Environmental engineering students work in India for better water

A group of Yale students working with an Indian scientist in Hyderabad.

The humanitarian trips that students in Professor Jaehong Kim’s course “Environmental Technology in the Developing World” take each spring break have become an established tradition at Yale. For the most recent trip, there were a few new twists.

After a few years of traveling to Nicaragua, the course brought students for the first time to India. There, they worked with a for-profit company — another first for the class. Kim, the seven students, and two teaching assistants worked with Water Health International (WHI), based in Hyderabad, India. The company operates small-scale community water treatment systems and sells treated water to consumers, who cart away water in jars for a small fee.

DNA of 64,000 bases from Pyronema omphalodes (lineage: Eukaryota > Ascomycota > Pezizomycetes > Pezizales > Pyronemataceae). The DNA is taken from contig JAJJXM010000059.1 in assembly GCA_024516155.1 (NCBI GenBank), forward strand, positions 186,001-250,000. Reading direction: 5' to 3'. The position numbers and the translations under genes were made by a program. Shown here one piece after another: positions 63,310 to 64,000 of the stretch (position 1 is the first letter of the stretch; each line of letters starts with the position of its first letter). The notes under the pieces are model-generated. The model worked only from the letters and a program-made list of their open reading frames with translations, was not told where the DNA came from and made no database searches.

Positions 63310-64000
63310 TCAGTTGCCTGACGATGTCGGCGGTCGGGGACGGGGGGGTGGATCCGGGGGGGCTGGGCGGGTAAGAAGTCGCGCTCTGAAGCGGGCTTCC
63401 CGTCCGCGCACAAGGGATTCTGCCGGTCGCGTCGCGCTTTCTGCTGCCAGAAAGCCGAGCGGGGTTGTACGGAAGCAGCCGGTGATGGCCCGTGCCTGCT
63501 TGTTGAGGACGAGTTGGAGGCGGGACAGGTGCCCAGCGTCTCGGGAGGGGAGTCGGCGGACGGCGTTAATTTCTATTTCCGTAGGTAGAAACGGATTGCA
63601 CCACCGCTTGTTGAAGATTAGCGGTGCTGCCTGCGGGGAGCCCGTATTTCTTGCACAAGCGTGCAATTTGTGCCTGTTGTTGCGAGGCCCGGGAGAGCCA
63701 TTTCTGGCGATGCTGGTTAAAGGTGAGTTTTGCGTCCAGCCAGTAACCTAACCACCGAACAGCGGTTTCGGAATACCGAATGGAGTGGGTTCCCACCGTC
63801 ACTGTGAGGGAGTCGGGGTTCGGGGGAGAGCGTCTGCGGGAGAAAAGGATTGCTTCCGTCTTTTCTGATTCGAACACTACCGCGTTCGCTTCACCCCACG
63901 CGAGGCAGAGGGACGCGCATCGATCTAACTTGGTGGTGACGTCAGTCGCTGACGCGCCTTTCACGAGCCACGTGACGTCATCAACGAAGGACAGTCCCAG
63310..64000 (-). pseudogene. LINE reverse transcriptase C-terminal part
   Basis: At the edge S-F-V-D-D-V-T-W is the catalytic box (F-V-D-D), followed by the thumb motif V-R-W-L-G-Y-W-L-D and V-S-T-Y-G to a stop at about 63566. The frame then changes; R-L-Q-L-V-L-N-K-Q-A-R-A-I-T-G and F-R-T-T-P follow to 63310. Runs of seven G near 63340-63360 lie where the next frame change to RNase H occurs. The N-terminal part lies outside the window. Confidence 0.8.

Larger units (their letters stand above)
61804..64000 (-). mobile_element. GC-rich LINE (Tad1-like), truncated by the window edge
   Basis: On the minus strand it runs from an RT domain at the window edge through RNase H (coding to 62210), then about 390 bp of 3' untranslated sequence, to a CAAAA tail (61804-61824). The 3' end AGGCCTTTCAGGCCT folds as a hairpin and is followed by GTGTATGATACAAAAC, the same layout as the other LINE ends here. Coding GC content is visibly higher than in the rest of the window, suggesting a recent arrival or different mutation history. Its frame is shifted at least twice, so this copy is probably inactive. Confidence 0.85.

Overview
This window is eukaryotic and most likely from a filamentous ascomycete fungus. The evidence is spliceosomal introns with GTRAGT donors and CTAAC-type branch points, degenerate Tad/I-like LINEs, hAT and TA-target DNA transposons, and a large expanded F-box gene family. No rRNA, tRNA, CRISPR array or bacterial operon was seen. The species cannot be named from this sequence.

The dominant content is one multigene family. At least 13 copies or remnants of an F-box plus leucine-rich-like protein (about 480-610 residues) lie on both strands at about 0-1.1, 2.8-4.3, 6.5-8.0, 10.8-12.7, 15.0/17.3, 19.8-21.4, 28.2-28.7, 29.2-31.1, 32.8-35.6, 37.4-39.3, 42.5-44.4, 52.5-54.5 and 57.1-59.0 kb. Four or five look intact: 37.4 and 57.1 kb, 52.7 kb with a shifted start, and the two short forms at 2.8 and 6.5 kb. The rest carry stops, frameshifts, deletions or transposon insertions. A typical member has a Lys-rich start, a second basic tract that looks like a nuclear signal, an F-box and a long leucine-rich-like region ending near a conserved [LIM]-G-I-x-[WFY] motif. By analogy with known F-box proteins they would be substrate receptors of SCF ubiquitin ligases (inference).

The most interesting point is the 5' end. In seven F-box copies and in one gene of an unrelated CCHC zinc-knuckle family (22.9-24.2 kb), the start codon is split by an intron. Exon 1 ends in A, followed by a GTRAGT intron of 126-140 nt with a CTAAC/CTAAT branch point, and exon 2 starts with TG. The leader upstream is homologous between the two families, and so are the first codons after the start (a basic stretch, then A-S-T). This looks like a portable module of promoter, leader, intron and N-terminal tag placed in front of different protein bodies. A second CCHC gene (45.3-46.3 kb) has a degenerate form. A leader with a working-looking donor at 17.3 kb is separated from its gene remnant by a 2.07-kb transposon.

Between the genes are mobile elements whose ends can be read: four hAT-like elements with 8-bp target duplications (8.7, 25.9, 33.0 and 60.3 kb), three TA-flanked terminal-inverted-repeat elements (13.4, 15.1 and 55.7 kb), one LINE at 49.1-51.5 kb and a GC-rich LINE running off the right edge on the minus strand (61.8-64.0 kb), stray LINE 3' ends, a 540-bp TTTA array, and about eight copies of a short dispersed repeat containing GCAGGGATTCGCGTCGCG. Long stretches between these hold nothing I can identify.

It is a great humanitarian operation, but they still make money,” said Kim, professor and chair of the Department Chemical and Environmental Engineering. “It’s a very interesting and eye-opening experience to see such an operation, not only for me, but for the students. They learn that environmental engineering is, of course, about helping people, but it also has a business component to it as well.”